drawn within the next five minutes, and the next draft upon you will
find you insolvent. If the balance is against you at the
clearing-house, you will undoubtedly be obliged to stop payment before
Fields's interlocutor turned sharply around and sank into his seat.
At this three of the young members of the board—Slavin, a wool-dealer,
Debritt, a silk importer, and Saville, an insurance actuary—made a
violent onslaught upon the teller, but others interposed.
What was to be said? What was to be done? Somebody cried for a
policeman, and would have thrown up a window and called into the
street. But the act was prevented. It was denounced as childish. After
a moment, everybody but Fields had seated himself in his accustomed
place, overcome with agitation. Those who could see devoured the teller
with their eyes. Two others wept with puerile fear and anger. They
began to realize the plight they were in. It began to dawn upon them
that an immense disaster was hanging over their heads. How were they to
escape from it? Which way were they to turn to find relief? It was no
time for brawling and denunciation; they were in the hands of an
unscrupulous man, who, at this crucial moment, was as cool and
implacable as an iceberg. They watched him carelessly draw and redraw
his handkerchief through his fingers; he was unmoved, and entirely at
“Can it be possible!” said a tall and aged director, rising from his
chair and bending upon the culprit a look of great impressiveness—“can
it be possible that it is our upright and stainless clerk who confesses
to such a stupendous villainy as this? Can it be that one who has
earned so much true esteem from his fellow-men thus turns upon them
“Yes, yes, yes!” replied Fields, impatiently, “that is all true; but
it is all sentiment. Let us descend to business. I know the extent of
my wickedness better than you do. I have taken for my own use from your
bank. I have robbed you of between a quarter and a half million of
dollars. I am a pure robber. That is the worst you can say of me. The
worst you can do with me is to throw me into prison for ten years. By
the National Currency Act of 1865, section 55, you will see that for
this offence against you I may be incarcerated from five to ten
years—not more than ten. If you imprison me for ten years, you do your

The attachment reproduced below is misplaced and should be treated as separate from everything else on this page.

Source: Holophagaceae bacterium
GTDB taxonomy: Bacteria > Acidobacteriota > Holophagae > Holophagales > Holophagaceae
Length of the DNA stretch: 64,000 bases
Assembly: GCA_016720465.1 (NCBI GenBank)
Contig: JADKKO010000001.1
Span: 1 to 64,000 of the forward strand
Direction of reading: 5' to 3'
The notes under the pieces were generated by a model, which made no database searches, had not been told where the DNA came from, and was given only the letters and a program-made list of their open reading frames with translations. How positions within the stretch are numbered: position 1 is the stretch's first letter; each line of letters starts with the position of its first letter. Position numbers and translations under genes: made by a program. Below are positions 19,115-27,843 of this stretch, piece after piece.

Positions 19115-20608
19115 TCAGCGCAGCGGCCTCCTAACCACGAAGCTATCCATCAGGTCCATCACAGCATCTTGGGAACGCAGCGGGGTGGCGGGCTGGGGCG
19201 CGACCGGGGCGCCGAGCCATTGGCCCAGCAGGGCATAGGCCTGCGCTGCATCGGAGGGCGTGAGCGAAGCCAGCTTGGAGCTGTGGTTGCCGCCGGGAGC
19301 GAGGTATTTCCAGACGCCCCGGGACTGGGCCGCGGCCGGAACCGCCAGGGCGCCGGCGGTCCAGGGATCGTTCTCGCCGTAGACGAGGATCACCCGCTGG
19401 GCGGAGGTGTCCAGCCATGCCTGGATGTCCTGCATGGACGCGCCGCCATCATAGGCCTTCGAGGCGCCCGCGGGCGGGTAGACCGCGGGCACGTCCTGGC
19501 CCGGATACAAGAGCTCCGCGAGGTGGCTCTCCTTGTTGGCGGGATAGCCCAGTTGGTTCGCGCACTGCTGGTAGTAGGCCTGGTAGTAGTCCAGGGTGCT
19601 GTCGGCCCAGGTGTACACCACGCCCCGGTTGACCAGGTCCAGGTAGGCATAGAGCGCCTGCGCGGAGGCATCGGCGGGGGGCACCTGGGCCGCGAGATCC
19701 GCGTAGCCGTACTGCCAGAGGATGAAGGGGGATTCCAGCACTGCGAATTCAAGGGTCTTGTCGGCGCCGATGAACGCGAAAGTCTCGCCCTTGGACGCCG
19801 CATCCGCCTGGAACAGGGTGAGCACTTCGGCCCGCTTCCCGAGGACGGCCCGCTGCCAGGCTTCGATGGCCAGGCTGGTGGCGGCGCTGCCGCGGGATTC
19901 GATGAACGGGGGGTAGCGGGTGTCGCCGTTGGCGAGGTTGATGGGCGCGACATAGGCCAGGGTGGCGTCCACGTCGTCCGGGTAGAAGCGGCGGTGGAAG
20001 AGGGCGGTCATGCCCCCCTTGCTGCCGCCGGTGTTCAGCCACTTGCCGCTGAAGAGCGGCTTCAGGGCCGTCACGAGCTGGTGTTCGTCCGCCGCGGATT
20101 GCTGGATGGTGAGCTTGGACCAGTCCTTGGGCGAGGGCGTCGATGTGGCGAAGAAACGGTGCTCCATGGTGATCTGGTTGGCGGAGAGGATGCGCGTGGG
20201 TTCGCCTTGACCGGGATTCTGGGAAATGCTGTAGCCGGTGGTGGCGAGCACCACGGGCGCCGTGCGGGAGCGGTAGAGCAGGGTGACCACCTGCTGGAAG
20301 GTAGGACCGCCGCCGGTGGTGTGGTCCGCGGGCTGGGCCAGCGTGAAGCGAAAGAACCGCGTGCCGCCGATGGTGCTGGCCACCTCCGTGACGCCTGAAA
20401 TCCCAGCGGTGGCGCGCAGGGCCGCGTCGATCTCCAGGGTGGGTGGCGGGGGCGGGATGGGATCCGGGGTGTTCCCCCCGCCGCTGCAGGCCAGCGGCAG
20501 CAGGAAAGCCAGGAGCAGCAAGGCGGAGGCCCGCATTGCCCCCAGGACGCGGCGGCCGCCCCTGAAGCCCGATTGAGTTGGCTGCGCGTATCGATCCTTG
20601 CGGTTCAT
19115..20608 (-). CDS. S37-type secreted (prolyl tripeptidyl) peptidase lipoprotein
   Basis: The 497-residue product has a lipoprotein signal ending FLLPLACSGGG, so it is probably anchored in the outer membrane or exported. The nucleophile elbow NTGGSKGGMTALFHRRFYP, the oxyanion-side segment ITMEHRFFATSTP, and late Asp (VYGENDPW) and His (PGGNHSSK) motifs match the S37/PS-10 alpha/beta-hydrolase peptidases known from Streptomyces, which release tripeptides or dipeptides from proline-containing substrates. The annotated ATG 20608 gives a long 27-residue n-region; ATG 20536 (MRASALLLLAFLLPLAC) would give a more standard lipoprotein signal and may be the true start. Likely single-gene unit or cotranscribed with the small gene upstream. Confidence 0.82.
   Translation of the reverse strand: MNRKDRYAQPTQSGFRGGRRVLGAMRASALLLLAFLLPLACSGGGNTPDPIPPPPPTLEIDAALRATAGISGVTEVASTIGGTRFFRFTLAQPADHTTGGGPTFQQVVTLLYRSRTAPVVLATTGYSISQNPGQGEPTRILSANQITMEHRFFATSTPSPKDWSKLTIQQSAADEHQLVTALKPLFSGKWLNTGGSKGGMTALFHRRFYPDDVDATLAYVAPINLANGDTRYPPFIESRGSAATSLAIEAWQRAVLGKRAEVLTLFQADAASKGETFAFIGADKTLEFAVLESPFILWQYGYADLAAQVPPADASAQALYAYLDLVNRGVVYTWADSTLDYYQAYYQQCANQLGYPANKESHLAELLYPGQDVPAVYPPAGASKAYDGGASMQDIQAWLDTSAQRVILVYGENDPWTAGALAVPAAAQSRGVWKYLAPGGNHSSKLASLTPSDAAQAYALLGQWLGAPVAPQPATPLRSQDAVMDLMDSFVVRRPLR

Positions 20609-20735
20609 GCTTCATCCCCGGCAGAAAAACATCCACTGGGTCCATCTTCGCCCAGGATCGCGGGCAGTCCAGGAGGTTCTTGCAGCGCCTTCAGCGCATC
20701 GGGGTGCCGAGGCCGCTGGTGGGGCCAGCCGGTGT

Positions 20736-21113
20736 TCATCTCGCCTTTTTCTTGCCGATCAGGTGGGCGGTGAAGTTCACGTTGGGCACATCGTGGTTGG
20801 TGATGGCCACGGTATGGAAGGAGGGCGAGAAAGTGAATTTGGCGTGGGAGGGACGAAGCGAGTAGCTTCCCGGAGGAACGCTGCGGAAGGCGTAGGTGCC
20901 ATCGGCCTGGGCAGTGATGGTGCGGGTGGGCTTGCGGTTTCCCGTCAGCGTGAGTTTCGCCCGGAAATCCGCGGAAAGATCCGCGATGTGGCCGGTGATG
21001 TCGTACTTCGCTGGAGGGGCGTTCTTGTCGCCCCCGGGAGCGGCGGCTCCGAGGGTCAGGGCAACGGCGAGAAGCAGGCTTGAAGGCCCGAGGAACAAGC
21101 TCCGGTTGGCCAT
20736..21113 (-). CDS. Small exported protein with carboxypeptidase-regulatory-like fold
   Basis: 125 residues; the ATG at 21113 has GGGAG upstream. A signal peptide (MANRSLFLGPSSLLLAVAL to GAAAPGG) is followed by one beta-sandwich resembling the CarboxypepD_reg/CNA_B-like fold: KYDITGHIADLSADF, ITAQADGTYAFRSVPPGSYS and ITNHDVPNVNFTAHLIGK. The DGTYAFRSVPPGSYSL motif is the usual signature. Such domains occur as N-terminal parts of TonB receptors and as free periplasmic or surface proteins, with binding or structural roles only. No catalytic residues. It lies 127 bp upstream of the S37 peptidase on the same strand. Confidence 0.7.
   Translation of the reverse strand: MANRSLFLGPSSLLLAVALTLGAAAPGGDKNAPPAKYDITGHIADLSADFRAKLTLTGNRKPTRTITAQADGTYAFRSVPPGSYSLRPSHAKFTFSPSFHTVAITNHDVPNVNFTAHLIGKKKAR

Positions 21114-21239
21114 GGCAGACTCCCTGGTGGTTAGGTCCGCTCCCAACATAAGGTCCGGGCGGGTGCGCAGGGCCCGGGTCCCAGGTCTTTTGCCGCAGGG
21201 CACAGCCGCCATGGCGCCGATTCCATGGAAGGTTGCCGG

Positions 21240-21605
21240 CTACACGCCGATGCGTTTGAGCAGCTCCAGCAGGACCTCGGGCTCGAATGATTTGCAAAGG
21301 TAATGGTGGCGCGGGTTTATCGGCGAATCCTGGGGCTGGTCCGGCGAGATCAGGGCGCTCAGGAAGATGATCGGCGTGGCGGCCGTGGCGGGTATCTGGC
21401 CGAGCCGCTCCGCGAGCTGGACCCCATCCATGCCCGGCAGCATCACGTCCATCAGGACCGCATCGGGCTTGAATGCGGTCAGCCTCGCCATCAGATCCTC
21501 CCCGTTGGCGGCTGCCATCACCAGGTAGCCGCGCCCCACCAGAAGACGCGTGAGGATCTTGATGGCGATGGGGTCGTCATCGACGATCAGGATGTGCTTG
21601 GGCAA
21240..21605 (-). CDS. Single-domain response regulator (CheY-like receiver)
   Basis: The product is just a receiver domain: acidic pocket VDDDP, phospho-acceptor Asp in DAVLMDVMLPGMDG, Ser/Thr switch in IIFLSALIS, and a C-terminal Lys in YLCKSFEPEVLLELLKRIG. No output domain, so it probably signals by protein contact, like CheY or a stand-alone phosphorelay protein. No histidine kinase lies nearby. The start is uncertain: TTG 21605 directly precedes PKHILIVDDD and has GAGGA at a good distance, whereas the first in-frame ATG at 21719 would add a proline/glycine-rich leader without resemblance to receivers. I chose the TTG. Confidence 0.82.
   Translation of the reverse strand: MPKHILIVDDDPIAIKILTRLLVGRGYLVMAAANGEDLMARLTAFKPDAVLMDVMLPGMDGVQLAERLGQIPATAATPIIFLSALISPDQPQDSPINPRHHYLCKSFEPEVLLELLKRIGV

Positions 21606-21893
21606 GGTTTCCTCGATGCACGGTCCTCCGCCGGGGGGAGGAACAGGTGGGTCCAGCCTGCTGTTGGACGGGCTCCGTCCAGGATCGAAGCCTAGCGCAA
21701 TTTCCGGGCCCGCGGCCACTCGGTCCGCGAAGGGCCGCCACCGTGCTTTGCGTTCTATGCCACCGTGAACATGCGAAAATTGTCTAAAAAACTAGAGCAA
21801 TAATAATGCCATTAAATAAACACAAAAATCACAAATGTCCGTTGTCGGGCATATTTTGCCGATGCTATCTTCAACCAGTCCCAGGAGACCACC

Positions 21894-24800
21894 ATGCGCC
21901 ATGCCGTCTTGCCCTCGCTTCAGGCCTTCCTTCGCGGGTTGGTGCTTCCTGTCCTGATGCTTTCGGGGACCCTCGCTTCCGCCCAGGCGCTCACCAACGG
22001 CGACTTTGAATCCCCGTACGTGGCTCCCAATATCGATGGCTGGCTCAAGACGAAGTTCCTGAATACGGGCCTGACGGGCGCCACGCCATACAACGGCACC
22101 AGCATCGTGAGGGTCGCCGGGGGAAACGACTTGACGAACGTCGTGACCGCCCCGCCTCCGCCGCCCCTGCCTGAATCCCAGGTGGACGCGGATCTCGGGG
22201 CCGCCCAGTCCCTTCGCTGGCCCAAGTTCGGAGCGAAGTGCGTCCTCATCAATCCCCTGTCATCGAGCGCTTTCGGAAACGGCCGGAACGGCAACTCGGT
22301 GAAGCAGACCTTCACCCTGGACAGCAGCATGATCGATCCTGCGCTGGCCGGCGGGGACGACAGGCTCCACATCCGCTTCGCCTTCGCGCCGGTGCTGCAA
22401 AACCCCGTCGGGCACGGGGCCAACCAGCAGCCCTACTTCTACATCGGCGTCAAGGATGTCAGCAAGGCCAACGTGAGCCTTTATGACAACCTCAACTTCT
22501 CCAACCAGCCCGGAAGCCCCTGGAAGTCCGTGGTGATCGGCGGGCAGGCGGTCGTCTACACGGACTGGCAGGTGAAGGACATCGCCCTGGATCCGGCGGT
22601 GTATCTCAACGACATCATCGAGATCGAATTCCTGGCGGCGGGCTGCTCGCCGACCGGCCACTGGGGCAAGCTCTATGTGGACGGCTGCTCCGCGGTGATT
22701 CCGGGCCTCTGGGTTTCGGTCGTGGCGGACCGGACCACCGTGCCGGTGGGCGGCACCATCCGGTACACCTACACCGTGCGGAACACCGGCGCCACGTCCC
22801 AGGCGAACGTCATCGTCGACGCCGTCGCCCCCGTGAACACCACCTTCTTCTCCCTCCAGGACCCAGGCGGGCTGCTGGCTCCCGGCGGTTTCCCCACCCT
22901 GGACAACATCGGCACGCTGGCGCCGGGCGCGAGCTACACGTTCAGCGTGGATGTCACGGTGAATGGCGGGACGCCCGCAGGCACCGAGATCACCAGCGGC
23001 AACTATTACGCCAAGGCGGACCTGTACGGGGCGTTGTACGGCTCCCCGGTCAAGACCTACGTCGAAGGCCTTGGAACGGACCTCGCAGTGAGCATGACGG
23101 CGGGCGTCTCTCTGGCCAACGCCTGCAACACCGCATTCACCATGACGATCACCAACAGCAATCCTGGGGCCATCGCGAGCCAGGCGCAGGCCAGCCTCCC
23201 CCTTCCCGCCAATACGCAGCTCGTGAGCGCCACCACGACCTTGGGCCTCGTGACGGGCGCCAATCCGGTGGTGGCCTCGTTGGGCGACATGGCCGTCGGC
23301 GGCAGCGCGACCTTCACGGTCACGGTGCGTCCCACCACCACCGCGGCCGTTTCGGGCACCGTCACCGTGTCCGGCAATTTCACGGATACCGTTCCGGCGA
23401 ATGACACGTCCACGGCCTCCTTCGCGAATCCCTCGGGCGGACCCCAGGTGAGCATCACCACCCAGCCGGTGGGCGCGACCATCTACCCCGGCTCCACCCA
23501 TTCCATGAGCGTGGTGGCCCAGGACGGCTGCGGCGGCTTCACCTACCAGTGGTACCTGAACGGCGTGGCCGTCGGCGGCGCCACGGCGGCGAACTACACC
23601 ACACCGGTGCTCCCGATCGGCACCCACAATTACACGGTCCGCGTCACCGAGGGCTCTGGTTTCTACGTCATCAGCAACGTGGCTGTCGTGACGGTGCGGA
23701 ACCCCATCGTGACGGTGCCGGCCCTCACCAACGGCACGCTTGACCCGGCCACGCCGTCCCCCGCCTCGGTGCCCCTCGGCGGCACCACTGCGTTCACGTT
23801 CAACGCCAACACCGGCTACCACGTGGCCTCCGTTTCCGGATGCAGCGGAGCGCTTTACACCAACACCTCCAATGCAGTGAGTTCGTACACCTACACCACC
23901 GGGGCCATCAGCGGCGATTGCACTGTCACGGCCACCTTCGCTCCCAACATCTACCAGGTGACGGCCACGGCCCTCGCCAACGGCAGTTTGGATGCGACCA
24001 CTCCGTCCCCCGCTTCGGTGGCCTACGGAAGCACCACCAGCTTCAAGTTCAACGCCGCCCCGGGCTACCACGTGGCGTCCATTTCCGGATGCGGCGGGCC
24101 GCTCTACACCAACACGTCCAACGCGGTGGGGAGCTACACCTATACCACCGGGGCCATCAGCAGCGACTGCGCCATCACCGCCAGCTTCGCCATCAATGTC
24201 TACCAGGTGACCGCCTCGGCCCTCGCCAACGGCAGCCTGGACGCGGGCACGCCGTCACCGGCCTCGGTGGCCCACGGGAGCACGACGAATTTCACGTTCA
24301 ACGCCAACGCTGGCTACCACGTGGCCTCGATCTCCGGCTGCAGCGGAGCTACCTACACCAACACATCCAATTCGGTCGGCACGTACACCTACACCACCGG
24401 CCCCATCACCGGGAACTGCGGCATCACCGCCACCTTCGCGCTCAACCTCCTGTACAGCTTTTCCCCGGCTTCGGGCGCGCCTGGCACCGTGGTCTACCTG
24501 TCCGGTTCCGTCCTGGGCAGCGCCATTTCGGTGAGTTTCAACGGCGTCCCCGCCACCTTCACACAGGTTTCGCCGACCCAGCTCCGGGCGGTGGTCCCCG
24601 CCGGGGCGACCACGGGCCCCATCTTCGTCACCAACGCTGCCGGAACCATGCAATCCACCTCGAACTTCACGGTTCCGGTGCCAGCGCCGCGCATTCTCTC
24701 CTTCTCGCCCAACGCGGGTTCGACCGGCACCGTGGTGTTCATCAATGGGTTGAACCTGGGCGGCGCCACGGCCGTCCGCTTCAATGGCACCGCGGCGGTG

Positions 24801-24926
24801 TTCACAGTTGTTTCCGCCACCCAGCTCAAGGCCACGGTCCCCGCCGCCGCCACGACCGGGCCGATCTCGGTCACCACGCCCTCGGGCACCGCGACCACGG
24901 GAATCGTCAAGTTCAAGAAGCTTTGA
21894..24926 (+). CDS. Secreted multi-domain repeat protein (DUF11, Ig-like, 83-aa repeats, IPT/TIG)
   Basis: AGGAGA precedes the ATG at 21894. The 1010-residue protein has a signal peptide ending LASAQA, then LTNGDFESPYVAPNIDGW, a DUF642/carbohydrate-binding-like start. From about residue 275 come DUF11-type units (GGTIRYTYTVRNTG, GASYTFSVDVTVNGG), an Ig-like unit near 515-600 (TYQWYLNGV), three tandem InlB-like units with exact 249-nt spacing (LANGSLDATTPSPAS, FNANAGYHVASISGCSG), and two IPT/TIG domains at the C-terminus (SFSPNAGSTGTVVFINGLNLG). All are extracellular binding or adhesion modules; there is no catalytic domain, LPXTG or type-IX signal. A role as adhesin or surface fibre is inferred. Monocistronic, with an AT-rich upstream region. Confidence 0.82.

worst. During those ten years I shall have ample time to perfect myself
in at least three languages, and to read extensively, and I shall leave
the jail at forty-five a polished and learned man, in the prime of
life, and possessed of enormous wealth. There will be no pleasure that
I cannot purchase. I shall become a good-natured cynic; I shall freely
admit that I have disturbed the ordinary relations of labor and
compensation, but I shall so treat the matter that I shall become the
subject of a semi-admiration that will relieve me from social
ostracism. I have carefully reviewed the ground. I shall go to jail,
pass through my trial, receive my sentence, put on my prisoner's suit,
begin my daily tasks, and all with as much equanimity as I possess at
present. There will be no contrition and no shame. Do not hope to
recover a dollar of your money. I have been careful to secrete it so
that the most ingenious detectives and the largest rewards will not be
able to obtain a hint of its whereabouts. It is entirely beyond your
Fields was now an entire master of the situation. The board was
filled with consternation; its members conferred together in frightened
“But,” pursued Fields, “do you properly understand your
situation? My desk is virtually without money. My assistant at this
instant may discover that he has not sufficient funds to pay the check
he has in his hand. In a moment more the street may be in possession of
the facts. Besides the present danger, have you forgotten the
controller?” Nothing more could now add to the alarm that filled the
“What shall we do, Fields? We cannot go under; we cannot—”
“I will tell you.”